Book Review: The Cruise by Catherine Cooper

I have thoroughly enjoyed Catherine Cooper’s previous two books and so was excited to be sent an advance review copy of her new book – still at C in the alphabet, this time The Cruise! Here’s the blurb:

A glamorous ship
During a New Year’s Eve party on a large, luxurious cruise ship in the Caribbean, the ship’s dancer, Lola, goes missing.
Everyone on board has something to hide
Two weeks later, the ship is out of service, laid up far from land with no more than a skeleton crew on board. And then more people start disappearing…
No one is safe
Why are the crew being harmed? Who is responsible? And who will be next?”

The book starts off on a luxury cruise ship in the Caribbean – so far so swanky. Then it flips to a remote Scottish location – and I have to admit I must have read it after wine / when really tired – as when I opened my Kindle the next day to continue reading I was completely confused as to where the cruise ship was and what had happened – and wondered if I’d opened a totally different book! After a bit of ‘rewinding’ (not sure what the technical term is?!) I worked out what had happened. At first read these two storylines appear completely unrelated – but you know from previous Catherine Cooper books that it’s not going to stay that way! Having been caught completely off guard with her previous books’ twists and turns I was much more alert this time (well, when sober / awake enough, clearly!).

On the cruise ship, one of the dancers, Lola has gone missing – and her dance partner Antonio is distraught. A guest thought she saw someone fall overboard during the New Year’s Eve celebrations – and it’s assumed that Lola has taken her own life. But then other crew members start dying…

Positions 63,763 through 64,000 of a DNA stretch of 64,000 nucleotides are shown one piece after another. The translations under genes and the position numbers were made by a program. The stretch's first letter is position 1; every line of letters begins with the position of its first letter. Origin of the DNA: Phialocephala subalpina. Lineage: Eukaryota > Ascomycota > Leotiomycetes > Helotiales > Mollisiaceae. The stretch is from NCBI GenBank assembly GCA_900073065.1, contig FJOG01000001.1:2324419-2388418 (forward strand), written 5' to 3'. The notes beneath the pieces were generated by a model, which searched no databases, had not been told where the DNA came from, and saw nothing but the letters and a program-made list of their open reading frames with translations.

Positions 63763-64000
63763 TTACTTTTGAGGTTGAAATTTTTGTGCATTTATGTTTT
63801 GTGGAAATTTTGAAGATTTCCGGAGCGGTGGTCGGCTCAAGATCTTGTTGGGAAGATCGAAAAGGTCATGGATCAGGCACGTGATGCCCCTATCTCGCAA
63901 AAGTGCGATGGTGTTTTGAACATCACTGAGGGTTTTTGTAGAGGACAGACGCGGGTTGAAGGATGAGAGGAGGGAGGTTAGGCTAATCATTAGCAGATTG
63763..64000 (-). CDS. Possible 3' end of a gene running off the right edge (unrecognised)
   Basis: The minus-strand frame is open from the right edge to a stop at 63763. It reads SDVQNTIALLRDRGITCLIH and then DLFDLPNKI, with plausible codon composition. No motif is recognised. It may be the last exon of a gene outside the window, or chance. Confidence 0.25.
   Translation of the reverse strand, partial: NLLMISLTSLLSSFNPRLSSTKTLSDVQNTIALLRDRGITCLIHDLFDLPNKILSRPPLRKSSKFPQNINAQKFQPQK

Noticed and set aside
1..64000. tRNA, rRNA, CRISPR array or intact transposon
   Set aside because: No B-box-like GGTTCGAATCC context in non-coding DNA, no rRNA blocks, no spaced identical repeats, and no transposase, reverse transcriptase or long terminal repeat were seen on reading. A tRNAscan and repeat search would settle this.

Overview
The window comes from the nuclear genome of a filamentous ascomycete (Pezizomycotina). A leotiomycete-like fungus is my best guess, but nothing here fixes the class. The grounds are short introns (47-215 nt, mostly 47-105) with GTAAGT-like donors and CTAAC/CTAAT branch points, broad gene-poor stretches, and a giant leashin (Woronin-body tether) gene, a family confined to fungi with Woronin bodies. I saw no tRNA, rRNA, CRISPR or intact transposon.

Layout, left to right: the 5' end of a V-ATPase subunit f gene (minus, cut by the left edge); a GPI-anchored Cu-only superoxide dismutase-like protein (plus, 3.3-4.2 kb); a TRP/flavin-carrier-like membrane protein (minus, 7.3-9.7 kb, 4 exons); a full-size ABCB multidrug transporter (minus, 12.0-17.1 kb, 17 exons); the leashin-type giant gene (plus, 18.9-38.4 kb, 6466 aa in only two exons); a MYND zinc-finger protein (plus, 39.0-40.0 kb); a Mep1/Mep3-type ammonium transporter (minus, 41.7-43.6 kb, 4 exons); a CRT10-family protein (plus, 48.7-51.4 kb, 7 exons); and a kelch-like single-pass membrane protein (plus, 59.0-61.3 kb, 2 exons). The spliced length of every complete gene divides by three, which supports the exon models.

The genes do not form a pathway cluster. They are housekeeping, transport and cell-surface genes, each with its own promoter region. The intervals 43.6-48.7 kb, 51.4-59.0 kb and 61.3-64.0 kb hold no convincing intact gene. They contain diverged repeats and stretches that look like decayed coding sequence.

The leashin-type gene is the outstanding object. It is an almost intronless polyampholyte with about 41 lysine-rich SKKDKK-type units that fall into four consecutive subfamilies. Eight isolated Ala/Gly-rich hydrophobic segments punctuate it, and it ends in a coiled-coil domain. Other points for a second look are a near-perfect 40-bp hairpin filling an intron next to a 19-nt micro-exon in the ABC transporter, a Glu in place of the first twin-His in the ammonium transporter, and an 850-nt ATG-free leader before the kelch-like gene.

The cruise ship setting is described really well and you got a real feel for the boat – however as it’s basically moored up for maintenance work, the setting of the Caribbean isn’t really explored at all.

The geographical location of Laura and her father in Scotland is the other initial setting – and again, you get a real feel for the oppressive and reclusive setting he enforces they live in.

The storylines eventually intertwine – but I don’t want to say too much for fear of spoilers!

I loved the fact that the book tied up all of the loose ends – even if some seemed a *little* far fetched – but that often happens in ‘whodunnits’ I guess.

The book has an incredibly similar vibe to Catherine Cooper’s previous novels – but why mess with a format that has worked so well. And even though I was on my toes looking for clues throughout – and did pick up on some – I most definitely didn’t guess the whole storyline. Enough to be smug – but without being bored – perfect!

The Cruise is out later this month on Kindle, and early next month as a hardback.

A big thank you to the publishers and NetGalley for my ARC.

Book Review: The Chateau by Catherine Cooper

I very much enjoyed Catherine Cooper’s first novel – The Chalet – which became a Sunday Times Bestseller – and so when the publisher emailed to see if I fancied reading her second novel, I jumped at the chance and downloaded an ARC from NetGalley. Here’s the blurb:

They thought it was perfect. They were wrong…
A glamorous chateau
Aura and Nick don’t talk about what happened in England. They’ve bought a chateau in France to make a fresh start, and their kids need them to stay together – whatever it costs.
A couple on the brink
The expat community is welcoming, but when a neighbour is murdered at a lavish party, Aura and Nick don’t know who to trust.